Watchdog Blog

Carolyn Lewis: Slamming the Door on Hate Speech

Posted at 10:55 am, May 7th, 2009
Carolyn Lewis Mug

As a former reporter and journalism professor I am naturally inclined to think highly of the right of free speech. Still, I can’t help applauding what the British government did when it slammed the door on Michael Savage and his ilk. Savage is an American radio host who spouts some of the ugliest and most hateful speech imaginable – and under the cover of our Yankee freedoms not only gets away with it but is handsomely paid to do so..

The Washington Post reports that British Home Secretary Jacqui Smith barred Savage along with a former Ku Klux Klan grand wizard and several Muslim extremists from entering the country. She said she made the names public to show the kind of behavior that Britain is “not willing to have in this country.”

Smith describes Savage as someone who “foments hatred,” the kind that could rouse inter-community tensions and violence. “Coming to the UK is a privilege,” she said, “and I refuse to extend that privilege to individuals who abuse our standards and values to undermine our way of life.”

It’s a mystery to me why in the U.S. where much is made of the fact that smoking is bad for your health, and where bacteria in peanut butter and on spinach are cause for alarm, toxic fumes emanating from the airwaves are tolerated without fuss. Poison is poison, whether it comes in the shape of salmonella or hate speech, and it’s as much an abuse of our American standards and values as it is that of the Brits.

Unfortunately, we seem unable to do anything about it here until we can shame the proprietors who sell these products. Those who grant access to the hate-spouters are plainly more interested in making a profit than acting responsibly – yet another example of the twisted excess to which those in power can be tempted by a search for more dollars.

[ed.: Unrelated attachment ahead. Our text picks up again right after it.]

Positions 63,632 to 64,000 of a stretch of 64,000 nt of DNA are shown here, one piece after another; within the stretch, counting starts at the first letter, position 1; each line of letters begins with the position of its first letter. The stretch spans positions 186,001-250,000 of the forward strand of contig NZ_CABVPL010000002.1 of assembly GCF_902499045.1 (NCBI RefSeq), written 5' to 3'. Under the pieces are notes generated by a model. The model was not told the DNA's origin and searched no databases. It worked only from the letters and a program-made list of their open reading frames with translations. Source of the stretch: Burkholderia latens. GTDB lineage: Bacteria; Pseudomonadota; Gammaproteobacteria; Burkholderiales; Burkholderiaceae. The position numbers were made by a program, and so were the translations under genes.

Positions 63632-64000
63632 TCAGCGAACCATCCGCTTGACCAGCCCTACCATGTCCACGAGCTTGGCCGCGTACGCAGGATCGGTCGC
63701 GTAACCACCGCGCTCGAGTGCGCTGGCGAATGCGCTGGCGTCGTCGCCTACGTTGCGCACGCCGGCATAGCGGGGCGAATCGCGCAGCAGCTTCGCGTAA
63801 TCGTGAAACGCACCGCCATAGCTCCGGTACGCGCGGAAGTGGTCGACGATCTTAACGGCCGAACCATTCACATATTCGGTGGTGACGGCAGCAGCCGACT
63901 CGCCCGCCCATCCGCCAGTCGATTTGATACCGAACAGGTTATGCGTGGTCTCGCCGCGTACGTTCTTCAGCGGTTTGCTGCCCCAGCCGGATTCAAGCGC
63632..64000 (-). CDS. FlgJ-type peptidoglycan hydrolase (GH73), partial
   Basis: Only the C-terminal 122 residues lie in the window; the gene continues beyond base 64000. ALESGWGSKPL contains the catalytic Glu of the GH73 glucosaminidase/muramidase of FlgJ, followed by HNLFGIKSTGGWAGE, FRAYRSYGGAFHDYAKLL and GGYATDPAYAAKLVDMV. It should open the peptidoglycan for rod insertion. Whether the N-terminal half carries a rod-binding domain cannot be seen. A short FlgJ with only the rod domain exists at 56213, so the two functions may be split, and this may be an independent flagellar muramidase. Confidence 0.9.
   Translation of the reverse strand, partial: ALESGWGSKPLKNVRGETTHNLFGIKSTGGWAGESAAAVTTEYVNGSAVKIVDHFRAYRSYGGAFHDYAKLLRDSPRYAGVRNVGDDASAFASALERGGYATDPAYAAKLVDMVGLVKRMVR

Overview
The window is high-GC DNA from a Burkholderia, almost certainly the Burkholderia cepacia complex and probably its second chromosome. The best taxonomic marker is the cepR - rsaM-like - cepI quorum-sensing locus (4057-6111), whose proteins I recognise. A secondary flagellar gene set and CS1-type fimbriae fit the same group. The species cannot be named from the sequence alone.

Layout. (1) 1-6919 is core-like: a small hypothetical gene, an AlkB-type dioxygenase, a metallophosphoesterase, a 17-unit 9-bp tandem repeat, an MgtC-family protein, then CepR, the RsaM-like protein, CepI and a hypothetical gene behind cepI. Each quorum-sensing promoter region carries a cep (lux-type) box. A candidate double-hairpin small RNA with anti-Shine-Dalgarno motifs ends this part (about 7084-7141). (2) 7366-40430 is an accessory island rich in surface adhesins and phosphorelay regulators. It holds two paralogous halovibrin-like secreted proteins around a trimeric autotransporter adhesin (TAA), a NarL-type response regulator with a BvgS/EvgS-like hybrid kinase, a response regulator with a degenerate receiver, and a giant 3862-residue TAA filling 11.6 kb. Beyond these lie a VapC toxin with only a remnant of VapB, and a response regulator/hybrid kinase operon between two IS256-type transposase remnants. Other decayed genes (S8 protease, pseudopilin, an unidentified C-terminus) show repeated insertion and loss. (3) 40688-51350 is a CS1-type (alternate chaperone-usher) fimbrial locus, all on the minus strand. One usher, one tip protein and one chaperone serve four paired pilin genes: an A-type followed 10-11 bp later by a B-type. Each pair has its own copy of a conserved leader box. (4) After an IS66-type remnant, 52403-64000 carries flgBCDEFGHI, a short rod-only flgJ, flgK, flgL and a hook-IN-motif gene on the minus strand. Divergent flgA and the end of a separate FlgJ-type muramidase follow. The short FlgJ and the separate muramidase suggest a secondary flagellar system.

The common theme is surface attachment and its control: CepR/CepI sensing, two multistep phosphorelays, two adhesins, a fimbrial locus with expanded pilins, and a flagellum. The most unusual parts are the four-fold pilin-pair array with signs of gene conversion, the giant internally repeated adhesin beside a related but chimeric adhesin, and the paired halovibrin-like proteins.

As for what the Brits did, it’s nice to see that somewhere, somebody is willing to take a stand against this odious stuff. Now Savage says he will do what any other American would do. He plans to sue. I imagine Her Majesty’s government will have a field day with that. I’m booking my seat at the Old Bailey.

3 Responses to “Slamming the Door on Hate Speech”

  1. Alan says:

    “As a former reporter and journalism professor I am naturally inclined to think highly of the right of free speech”

    I’m shocked that a former reporter and journalism professor could have the contempt for free speech shown by this post. In a free society you have the ABSOLUTE right to say what you want. (there are of course some limitations, e.g. libel, speech that would create a clear and present danger, misleading commercial speech, child pornography, etc., but most of these limitations can be viewed as either not being speech at all, or as being so directly harmful to society that society has no choice but to limit it). So called “hate speech” in no way falls under those limitations. Michael Savage’s speech offends me deeply. It is vile dreck, but I am more offended that by trying to punish him for it, Britain is giving it even more power. A free society must allow the free airing of the worst ideas or none of us are free. I urge you (and Britain, of course) to reconsider your position.

  2. Thomas says:

    There’s a simple solution: treat speech like any other product. If the newspaper harms someone, they should be held responsible. There’s no need for the protections the courts have given. We can start by putting the newspapers out of business, and then the tv networks, and then the bloggers.

    Why someone would think that Savage is likely to get caught up in that, I don’t know. I don’t know much about him, but he’s unlikely to be guilty of what newspapers get away with every day.

  3. Suzanne Bates says:

    Then should Newsweek be held responsible when they print false information about interrogators at Guantanamo Bay desecrating the Quran that led to horrendous violent uprisings across the Muslim world? Anytime you link speech to action you tread a dangerous line. We don’t have to like what people say to defend their right to say it.

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